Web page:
3 reasons you might be refused citizenship

Picture this: you’ve been living in a different country long enough to become eligible for citizenship there. You take the time and effort to fill out the application, prepare for and take the required tests, and spend your hard earned money on the relevant fees. Yet, when you hear back from the immigration office a few months down the line — it’s not good news. Despite all of your efforts, your application has been rejected.

Unfortunately, this is the reality for more people than you might think. In the US, for example, around 2-3 percent of naturalization applications are rejected. Considering roughly 860,000 green card holders apply for US citizenship each year, this means tens of thousands of American residents endure this fate in any given calendar period.

But why might a resident be refused citizenship? Here, we break down three of the most common reasons citizenship applications are denied, from political grounds to not meeting residency requirements.

1. Political reasons

Quite simply, rejections can be politically motivated. The most obvious example involves nations in conflict — for instance, Azerbaijan has banned anybody from Armenia from entering the country altogether owing to ongoing conflict between them. Countries may also reject applications because they do not recognize an applicant’s particular nation or the applicant’s nation has strong links to terrorism.

That said, some nations show a level of leniency when it comes to applications from citizens of countries they have difficult relations with. For example, despite Dominica imposing restrictions on citizenship by investment applications of Iranian, North Korean and Sudanese citizens, they may still be accepted if the applicant:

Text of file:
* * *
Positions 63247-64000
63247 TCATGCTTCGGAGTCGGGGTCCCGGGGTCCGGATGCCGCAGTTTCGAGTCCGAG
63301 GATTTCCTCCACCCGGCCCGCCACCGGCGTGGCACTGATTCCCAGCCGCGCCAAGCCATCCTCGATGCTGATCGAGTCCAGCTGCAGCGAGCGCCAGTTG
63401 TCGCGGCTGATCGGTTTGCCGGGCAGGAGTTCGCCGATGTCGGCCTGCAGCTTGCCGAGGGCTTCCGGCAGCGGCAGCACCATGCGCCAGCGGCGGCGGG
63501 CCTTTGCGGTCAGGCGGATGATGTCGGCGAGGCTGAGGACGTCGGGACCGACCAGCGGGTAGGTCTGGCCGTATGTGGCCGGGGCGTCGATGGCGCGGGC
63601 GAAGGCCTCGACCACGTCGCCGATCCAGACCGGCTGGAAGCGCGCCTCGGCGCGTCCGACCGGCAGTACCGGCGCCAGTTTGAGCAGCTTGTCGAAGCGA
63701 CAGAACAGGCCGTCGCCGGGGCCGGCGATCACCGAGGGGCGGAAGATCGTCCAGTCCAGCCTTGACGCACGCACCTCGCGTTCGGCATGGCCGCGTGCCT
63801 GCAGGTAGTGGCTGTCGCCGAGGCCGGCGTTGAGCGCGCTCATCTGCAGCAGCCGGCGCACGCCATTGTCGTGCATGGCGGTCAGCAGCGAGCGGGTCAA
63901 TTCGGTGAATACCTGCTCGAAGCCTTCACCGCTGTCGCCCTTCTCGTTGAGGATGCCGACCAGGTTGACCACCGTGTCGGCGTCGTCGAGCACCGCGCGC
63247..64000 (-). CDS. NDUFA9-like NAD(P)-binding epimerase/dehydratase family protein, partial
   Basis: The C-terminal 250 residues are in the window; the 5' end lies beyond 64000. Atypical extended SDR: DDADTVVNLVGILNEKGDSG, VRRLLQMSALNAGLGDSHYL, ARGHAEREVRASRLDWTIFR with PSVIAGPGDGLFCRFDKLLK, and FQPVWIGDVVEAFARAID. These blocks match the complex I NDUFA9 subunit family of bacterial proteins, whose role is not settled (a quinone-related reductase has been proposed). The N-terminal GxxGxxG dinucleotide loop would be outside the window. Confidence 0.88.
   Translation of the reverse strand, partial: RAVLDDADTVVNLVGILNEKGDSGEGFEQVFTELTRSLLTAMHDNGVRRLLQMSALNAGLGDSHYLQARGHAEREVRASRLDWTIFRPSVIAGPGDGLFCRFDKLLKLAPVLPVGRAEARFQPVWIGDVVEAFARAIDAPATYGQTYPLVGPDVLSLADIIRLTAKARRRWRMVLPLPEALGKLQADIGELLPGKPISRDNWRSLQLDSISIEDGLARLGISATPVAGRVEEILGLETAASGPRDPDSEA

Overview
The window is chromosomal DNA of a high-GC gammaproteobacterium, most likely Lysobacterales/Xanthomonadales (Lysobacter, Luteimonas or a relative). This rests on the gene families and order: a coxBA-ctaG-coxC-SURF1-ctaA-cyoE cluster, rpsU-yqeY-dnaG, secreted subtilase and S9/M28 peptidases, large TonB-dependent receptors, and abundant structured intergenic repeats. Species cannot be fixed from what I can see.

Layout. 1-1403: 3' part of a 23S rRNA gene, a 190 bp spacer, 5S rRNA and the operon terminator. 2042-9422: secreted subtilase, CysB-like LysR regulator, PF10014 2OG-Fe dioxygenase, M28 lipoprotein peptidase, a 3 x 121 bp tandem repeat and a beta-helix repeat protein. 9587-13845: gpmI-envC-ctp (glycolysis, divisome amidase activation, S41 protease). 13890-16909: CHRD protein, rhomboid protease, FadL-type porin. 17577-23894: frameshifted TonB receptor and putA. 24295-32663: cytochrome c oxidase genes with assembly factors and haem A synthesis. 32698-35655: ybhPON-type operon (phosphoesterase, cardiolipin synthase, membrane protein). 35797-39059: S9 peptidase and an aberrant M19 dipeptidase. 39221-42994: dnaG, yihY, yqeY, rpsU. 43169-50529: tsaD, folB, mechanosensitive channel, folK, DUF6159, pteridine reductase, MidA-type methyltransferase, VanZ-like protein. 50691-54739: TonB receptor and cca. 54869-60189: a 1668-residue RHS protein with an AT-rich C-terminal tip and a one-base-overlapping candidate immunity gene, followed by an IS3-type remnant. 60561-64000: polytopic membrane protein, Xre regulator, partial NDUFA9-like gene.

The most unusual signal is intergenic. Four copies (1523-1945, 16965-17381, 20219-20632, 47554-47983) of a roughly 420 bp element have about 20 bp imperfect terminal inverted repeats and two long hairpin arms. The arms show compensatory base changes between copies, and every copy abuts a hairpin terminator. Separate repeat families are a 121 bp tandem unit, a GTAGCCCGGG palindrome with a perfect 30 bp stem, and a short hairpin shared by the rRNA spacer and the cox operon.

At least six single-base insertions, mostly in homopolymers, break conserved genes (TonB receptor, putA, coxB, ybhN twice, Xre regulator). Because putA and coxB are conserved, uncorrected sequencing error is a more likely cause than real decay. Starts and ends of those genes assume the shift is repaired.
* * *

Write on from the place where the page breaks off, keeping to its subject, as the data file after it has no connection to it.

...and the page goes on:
• Hasn’t lived in these countries for the last ten years
  • Has no substantial assets there
  • Hasn’t performed or isn’t performing any business or similar activity, in whole or in part, in or with these nations

2. Not being of good character

What “being of good character” actually means depends on the country in question. Generally speaking, nations are more likely to reject citizenship applications if individuals have engaged in the following activities:

  • Criminality
  • Bankruptcy and non-payment of public debts
  • Deception/dishonesty, like lying in your application or fraudulently claiming benefits
  • Notoriety, such as expressing unacceptable views on race, religion, or sexuality in public
  • Breaches of the immigration rules

However, even if one of the above applies to an applicant, it doesn’t necessarily mean their application will be rejected and it depends on the seriousness of the indiscretions.

3. Being absent from the country

Most countries have some form of residency requirement that prospective citizens must meet before they’re eligible for citizenship. This usually involves the applicant living in the country for a certain number of years — for instance, in the US, green card holders must have resided there for at least five years, while this is four years for residents in Australia.

However, one aspect of this that often catches people out is the physical presence requirement. This stipulates that individuals must not be absent from the country for longer than a certain amount of time during the overall residence period. In the case of the US, citizenship applicants can’t be outside of the country for more than 18 months in total during the five year mandatory residency period. In Australia, you can’t be absent from the country for longer than 12 months.

Written by Steven

Steven is a young student from San Francisco who is obsessed with computers.

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